With regard to its FAHA claim, Duit contends that during performance of the work, the ASHTD discovered a soil condition that was materially different from that which could have been anticipated based upon the disclosures contained in the construction contract (Dkt. No. 1, ¶ 28). Duit alleges that the ASHTD did not inform Duit of the discovery of these differing site conditions (Id.). Duit contends that ASHTD required the expensive undercutting work, despite the fact that Duit provided other options (Id., ¶ 29). As a result, Duit alleges it encountered substantial delays and disruptions; incurred millions of dollars in additional, un-reimbursed costs to complete the work required by the contracts; and filed claims with the Resident Engineer under each contract (Id., ¶ 39). Duit alleges that ASHTD’s Resident Engineer denied its claims and that ASHTD’s Chief Engineer denied the claims as well. Only after those denials by ASHTD employees did Duit present its claim to the Claims Commission (Id., ¶ 40). Duit contends that it is the ASHTD’s policy to include a detailed disclaimer that shifts the risk of unfavorable subsurface conditions to the contractor, contrary to the purpose of the FAHA. Duit requests that this Court enter an injunction prohibiting ASHTD from accepting any federal funding until it complies with Duit’s interpretation of the FAHA. Thus, Duit alleges in its complaint that, with respect to its FAHA claim at least, ASHTD is the party that is violating the FAHA, not the Claims Commission, and requests relief directed against ASHTD, not against the Claims Commission.
“Past exposure to illegal conduct does not in itself show a present case or controversy regarding injunctive relief . . . if unaccompanied by any continuing, present adverse effects.” City of Los Angeles v. Lyons, 461 U.S. 95, 102 (1983) (quoting O’Shea v. Littleton, 414 U.S. 488 (1974)). The equitable remedy of injunctive relief is unavailable absent a showing of irreparable injury, a requirement that cannot be met where there is no showing of any real or immediate threat that the plaintiff will be wronged again-a “likelihood of substantial and immediate irreparable injury.” Id. at 111 (quoting O’Shea, 414 U.S., at 502). Here, the speculative nature of Duit’s claim of future injury leads this Court to conclude that Duit has not established this requirement, thereby barring its request for equitable relief. Duit’s alleged injury stems from two contracts voluntarily executed in 2002 and completed long ago. In its complaint, Duit contends only that it may do business with the State of Arkansas in the future. Defendants contend that Duit has not bid on a project in Arkansas since 2002 (Dkt. No. 48, at 17). Further, as Defendants point out, putting aside the conjectural nature of Duit’s sole allegation about future business and assuming that Duit opted to bid again on a project in Arkansas, there is a speculative chain of events that would have to occur before Duit would face the prospect of future injury like that it complains of here (Dkt. No. 48, at 16). This Court agrees that Duit’s complaint is based on a series of “contingent future events that may not occur as anticipated, or indeed may not occur at all.” Texas v. United States, 523 U.S. 296, 300 (1998).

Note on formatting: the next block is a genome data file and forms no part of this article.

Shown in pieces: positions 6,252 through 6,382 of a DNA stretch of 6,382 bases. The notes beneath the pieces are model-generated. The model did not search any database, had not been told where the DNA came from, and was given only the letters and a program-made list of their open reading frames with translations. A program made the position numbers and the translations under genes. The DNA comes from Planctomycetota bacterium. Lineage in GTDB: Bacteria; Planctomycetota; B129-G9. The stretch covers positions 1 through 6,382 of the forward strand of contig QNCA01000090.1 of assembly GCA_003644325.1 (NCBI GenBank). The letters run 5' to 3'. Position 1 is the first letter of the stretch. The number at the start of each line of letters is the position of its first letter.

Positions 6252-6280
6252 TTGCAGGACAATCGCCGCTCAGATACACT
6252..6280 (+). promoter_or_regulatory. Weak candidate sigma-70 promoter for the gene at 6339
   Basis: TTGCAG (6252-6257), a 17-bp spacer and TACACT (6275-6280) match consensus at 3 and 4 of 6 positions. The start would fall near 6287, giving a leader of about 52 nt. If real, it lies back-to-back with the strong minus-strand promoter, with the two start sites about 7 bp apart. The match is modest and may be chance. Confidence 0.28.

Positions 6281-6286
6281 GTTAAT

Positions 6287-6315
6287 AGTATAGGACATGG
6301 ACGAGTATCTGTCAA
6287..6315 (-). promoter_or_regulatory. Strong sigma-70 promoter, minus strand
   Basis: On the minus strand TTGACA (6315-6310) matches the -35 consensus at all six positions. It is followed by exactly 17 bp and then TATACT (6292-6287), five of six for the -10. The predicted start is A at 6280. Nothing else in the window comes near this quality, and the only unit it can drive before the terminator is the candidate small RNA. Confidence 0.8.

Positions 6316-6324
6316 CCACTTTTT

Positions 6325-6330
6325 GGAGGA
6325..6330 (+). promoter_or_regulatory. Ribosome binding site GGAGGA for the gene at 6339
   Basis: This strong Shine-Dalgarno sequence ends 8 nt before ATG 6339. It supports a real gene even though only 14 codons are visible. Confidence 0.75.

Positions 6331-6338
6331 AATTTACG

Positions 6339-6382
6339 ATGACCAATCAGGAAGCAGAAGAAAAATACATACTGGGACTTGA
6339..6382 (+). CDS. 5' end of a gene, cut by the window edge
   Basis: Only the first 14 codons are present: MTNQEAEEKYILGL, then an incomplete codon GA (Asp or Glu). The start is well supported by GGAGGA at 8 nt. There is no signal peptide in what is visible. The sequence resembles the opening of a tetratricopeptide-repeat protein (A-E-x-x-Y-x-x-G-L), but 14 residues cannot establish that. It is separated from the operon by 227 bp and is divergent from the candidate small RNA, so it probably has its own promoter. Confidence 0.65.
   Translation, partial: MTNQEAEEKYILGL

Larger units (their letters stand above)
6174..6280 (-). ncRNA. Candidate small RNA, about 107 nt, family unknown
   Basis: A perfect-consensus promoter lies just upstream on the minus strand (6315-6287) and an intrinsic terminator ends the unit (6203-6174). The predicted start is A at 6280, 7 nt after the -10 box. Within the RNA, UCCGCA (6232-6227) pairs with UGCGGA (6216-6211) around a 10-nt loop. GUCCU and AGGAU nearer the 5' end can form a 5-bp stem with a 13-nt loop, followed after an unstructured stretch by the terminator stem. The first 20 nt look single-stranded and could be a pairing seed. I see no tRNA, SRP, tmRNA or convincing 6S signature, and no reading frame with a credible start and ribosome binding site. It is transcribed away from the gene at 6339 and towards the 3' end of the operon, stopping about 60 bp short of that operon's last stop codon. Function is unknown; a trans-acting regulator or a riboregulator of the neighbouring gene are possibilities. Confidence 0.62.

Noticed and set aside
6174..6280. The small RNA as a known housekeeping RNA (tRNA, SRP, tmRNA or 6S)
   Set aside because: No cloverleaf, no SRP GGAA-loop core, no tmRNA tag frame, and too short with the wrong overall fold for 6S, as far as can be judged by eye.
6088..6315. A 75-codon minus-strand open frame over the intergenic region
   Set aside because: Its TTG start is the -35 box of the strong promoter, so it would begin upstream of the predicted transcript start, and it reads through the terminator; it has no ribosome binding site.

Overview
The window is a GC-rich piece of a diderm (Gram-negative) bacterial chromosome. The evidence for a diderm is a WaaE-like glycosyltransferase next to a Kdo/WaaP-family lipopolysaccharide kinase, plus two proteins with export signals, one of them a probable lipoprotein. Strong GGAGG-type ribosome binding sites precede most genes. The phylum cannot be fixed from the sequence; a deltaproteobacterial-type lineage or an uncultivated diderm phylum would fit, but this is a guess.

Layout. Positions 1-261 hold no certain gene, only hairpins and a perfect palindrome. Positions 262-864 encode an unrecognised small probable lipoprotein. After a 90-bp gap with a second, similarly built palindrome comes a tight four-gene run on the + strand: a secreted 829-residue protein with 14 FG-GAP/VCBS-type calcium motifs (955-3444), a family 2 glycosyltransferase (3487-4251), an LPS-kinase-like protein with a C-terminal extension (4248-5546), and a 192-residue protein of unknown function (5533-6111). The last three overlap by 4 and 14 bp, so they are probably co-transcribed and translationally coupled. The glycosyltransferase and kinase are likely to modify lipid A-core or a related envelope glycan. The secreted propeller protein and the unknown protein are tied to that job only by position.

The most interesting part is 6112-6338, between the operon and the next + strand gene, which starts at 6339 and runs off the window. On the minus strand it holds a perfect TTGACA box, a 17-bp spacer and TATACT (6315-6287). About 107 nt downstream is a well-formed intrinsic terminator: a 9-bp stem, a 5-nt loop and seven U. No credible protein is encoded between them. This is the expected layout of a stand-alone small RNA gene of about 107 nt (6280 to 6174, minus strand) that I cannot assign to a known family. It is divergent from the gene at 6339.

This Court also concludes that the relief Duit seeks-an injunction to prohibit the funding of highway projects in Arkansas with federal funds-would not serve to redress any alleged ongoing harm. For these reasons, the Court concludes Duit lacks standing to pursue its FAHA claim.
B. Due Process
Next, this Court examines Duit’s standing to bring its due process claim. That Duit’s complaint is based on a series of “contingent future events that may not occur as anticipated, or indeed may not occur at all, ” thwarts Duit’s standing to assert its due process claim, just as it thwarts Duit’s standing to assert its FAHA claim. Texas, 523 U.S. at 300. As with its equal protection claim, Duit’s due process claim also focuses on the decision of the Claims Commission, not the decisions or actions of the ASHTD. For instance, Duit alleges that the Claims Commission violated Duit’s due process rights by granting $100, 000 to an Arkansas contractor after finding that the ASHTD had failed to provide sufficient information in its bid package so that the claimant and other bidders could more adequately prepare their bids for submission but ...